Another year down. Another year ahead. And alot's changed. At this time last year, running wasn't but a blip on the radar due to continuing patellar tendonitis issues in both knees. Running a mile was causing pain not to mention one hundred of them. After a winter of skate skiing and getting out on the road bike on the weekends in the lower elevations around Idaho Falls, I eventually found myself looking at running again in early April. There was a race in Bend, OR, the Peterson Ridge Rumble, a 34 miler which I decided to do as somewhat of a test-run to see how the knees would hold up. I was fairly unprepared for the distance. My longest run in the previous three months was about 25 miles in January. With nothing much since then, I suffered through to the end of the race, feeling completely drained. But the knees held up and thus my entry into the Bighorn 100 was sent in. After muddling my way through to the finish of my first 100 miler last June, I couldn't wait for the next opportunity to utilize what I had learned during that race to improve my experience at that distance. So, naturally, I signed up for the next event I could find: The Leadville 100 seven weeks later in August. And there, armed with better-fitting shoes, stronger fitness, more patient pacing, and better nutrition, I pulled off a 23 hour, 44 minute 100 miler, finishing with a strong last 25 miles. A sub-24 100 was something I had dreamed of doing since I first learned about 100 mile races. Mission accomplished. I had complete satisfaction after that, feeling that if I had to quit running at that point, I would feel like I had acheived the success I had aimed for. And yet, two weeks later, I found myself at the starting line of the Grand Teton 100 after feeling completely recovered since Leadville and after being urged to race again by my friend Lisa, the race director. Well, my right IT band began giving me trouble fairly early on (20 miles into the race) and I decided to drop at mile 83 to prevent further damage and ruin my chances to pace my buddy Trevor to his first 100 mile finish the following weekend at Wasatch. I wish I could have finished, but feel like I made the right decision since I had already commited to pacing Trevor and then was witness to the best display of true grit and determination I have ever seen being out there with him for the second half of his first 100 mile finish.

Then, in the fall, I got the road bike out and logged alot of miles up over Teton Pass on the weekends and after work and got some good cyclocross racing in. I feel like the cross training helped tremendously and after a few long 30 mile+ runs in October and November and a good couple days running in the Gorge during my trip to Portland in early December, I felt ready for another hundy. Physically, mentally... I was tugging at the reins.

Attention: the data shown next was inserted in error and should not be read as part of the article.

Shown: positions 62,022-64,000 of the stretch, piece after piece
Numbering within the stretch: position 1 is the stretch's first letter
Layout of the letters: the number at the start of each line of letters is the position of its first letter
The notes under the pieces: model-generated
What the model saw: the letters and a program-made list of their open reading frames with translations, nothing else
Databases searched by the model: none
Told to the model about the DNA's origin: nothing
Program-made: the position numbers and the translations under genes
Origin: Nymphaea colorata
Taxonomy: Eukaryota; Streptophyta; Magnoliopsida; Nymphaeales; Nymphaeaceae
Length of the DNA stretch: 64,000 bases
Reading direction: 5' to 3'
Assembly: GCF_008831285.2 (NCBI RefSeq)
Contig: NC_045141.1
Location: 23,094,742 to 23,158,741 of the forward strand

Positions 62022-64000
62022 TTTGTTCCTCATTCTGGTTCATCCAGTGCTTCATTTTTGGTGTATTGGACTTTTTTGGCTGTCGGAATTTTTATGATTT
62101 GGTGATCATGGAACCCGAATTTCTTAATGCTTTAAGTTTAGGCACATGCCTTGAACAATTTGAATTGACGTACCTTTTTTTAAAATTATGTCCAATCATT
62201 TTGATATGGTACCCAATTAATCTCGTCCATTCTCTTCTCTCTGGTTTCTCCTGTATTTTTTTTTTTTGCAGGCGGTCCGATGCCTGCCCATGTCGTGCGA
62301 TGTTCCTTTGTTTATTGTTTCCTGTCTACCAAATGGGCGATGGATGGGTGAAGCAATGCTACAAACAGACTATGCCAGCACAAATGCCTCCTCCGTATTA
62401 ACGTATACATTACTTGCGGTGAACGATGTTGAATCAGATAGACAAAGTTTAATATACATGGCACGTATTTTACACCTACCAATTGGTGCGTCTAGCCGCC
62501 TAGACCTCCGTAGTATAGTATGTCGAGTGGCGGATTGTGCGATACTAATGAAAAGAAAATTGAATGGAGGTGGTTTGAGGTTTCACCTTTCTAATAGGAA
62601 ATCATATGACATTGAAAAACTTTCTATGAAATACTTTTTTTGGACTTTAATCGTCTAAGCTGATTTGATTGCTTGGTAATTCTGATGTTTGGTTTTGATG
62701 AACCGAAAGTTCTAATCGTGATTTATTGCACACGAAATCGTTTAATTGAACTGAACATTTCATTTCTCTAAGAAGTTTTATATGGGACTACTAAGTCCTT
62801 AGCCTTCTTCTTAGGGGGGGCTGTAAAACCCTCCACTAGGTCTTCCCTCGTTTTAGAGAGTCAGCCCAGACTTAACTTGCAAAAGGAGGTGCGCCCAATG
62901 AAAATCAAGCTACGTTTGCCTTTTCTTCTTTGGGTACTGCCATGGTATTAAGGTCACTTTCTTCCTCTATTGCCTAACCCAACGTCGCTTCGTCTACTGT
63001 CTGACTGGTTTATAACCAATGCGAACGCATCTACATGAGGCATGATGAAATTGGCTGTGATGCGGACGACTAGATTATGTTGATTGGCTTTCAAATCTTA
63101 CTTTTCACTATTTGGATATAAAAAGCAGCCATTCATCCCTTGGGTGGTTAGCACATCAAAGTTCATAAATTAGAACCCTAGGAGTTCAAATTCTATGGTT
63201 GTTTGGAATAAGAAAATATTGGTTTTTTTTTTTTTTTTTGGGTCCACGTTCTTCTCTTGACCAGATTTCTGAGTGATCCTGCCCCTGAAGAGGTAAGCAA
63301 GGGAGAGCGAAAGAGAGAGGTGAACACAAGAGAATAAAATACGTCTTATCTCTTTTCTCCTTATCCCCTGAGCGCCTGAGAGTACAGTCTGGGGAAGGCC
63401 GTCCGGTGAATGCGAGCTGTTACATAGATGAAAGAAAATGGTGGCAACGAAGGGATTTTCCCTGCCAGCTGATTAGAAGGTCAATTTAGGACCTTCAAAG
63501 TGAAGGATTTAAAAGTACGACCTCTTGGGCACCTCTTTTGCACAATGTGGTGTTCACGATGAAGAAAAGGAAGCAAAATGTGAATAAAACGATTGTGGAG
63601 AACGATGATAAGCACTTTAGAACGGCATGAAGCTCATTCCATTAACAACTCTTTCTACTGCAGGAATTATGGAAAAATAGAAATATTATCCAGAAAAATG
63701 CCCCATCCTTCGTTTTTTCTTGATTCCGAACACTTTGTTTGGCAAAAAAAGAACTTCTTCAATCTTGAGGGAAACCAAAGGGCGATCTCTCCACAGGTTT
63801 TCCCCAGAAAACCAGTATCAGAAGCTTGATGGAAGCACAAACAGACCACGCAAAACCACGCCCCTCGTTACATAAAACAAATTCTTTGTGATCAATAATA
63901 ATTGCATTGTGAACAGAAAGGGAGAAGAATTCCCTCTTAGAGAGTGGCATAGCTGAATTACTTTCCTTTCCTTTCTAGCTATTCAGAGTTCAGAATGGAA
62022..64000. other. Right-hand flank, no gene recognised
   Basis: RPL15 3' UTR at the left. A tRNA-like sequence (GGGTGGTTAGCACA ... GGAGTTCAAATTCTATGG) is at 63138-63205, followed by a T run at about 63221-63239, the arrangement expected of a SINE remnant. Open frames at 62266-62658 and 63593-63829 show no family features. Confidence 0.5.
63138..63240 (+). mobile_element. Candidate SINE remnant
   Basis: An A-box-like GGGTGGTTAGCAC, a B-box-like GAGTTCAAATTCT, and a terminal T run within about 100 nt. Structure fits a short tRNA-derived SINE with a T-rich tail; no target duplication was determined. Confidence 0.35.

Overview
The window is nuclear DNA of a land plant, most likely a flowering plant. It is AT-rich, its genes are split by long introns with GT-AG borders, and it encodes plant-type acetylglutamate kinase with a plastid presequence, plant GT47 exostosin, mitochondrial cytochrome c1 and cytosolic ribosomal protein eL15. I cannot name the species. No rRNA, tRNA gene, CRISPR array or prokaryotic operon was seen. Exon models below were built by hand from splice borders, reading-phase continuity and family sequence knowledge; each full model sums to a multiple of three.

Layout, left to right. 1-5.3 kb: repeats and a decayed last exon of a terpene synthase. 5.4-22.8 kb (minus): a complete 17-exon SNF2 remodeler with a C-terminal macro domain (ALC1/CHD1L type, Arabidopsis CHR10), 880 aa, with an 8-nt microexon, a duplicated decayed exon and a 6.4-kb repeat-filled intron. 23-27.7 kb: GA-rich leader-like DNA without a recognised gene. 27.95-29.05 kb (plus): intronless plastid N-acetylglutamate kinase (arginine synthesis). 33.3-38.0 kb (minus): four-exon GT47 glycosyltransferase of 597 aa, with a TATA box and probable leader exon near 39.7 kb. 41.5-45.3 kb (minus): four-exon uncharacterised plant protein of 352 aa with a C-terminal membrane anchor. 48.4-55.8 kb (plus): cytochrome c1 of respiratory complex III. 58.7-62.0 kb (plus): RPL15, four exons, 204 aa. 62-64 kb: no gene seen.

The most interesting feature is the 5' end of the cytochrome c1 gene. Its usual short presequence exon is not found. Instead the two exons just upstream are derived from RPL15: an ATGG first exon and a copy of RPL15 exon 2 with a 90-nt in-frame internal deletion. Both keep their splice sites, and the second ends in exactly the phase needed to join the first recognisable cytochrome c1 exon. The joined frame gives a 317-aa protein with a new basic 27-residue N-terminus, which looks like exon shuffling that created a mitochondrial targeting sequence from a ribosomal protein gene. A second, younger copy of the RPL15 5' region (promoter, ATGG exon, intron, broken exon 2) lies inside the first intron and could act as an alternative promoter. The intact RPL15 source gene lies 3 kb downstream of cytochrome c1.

The weekend before Christmas, MikeE and I drove to Moab for a quick two-day trip to get some running in on the route of the Moab Red Hot 50k course, a race we're both going to do on Valentine's Day. We got in 6 1/2 hours on Saturday in the Gemini Bridges area along the front half of the course and another 2 hours on Sunday in the Poison Spider Mesa area along the back half of the course. Perfect. There was a shallow layer of snow on the ground and it was sunny and not all that warm, but better running conditions than up in the Tetons. Felt good to be out getting some good miles.



On Gemini Bridges Rd with Arches Nat'l Park in the background



Gemini Bridges


Metal Masher Rd







Above the rim with the La Sal Mtns in the background


MikeE running with his favorite bird

Road trip sock graveyard

Poison Spider Mesa

So what's next for this brand new year? Potentially big things. And lots of them. Maybe. Here's the tentative list of upcoming races. Will they all happen? Well, yes, but whether I'm participating is yet to be determined. Obviously, this is a huge amount of competitive mileage and there are two main questions that will determine how much of this outlandish layout I will actually accomplish: 1. Will I be able to keep my body healthy to allow for this volume of punishment? and 2. Can I afford it?

January 17th - Capitol Peak Mega Fat Ass 50k+

February 14th - Moab Red Hot 50k+

March 21st - Antelope Island 50 Mile

April 25th - Zane Grey Highline Trail 50 mile (combined with another Grand Canyon R2R2R two days later)

May ? - Still looking for something...

June 6th - Squaw Peak 50 Mile

June 19th - Big Horn 100

July 11th - Hardrock 100 (if I get in via the lottery. Nolan's 14 will be the substitute)

August 3rd-9th - John Muir Trail

August 22nd - Leaadville 100

September 12th - Plain 100

October 2nd - D.R.T.E. 100

At least I've got some goals.

It's still snowing here. I'm going running.